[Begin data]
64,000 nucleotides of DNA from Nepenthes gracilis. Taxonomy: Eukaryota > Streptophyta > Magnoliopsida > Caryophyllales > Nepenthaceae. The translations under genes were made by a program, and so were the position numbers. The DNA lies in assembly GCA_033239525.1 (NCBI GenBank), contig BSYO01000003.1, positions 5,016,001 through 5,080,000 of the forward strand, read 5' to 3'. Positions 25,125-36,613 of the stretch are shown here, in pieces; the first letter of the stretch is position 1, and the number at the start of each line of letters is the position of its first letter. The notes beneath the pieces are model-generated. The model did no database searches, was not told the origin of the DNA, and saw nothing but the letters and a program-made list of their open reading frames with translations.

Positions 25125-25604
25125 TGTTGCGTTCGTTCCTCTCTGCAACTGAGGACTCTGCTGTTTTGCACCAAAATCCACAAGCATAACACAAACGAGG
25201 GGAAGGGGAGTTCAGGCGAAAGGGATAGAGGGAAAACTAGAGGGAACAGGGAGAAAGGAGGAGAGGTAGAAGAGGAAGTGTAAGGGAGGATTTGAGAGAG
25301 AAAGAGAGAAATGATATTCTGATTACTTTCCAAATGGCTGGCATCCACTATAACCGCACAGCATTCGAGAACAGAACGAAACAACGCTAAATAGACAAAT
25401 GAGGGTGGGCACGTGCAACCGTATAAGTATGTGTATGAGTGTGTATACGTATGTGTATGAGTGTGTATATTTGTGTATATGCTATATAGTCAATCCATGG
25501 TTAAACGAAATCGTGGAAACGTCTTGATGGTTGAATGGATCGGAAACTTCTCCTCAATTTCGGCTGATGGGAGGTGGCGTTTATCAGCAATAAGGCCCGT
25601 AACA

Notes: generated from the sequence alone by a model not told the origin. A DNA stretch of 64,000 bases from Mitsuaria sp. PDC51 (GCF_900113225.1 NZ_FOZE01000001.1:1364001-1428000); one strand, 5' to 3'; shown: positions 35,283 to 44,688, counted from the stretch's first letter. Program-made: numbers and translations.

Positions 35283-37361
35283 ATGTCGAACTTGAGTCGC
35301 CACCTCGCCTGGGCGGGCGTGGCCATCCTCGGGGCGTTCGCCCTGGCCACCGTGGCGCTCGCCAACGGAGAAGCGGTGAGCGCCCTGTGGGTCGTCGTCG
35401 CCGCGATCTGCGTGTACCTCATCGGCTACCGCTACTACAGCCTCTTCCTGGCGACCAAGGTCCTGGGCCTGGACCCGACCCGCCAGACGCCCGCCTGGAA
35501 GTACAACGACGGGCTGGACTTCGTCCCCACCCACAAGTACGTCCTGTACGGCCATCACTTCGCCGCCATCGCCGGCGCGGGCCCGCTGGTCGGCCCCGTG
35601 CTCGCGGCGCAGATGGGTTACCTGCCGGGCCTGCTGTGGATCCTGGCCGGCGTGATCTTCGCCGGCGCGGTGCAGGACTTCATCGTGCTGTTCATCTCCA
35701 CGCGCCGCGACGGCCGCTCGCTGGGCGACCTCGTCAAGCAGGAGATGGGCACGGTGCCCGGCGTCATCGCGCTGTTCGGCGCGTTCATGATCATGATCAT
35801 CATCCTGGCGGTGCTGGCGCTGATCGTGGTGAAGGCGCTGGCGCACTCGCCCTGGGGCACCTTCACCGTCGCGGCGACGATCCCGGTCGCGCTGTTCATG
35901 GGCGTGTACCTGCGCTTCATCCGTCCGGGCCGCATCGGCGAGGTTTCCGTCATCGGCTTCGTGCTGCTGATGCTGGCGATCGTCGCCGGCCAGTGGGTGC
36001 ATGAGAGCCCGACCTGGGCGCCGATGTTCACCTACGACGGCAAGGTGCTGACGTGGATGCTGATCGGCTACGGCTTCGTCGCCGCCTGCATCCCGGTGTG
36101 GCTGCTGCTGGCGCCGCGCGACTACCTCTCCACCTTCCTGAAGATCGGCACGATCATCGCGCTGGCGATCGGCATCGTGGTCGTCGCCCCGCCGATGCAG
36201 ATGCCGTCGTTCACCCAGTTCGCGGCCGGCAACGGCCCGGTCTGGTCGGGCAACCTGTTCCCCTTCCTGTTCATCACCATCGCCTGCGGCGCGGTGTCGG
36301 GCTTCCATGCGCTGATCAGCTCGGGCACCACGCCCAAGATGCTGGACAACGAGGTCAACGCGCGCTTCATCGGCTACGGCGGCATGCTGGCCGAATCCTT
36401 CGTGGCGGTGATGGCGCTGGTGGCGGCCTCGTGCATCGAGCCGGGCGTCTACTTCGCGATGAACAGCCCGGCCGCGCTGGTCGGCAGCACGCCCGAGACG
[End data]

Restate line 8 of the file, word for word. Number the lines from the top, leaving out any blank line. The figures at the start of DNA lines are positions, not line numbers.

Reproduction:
25601 AACA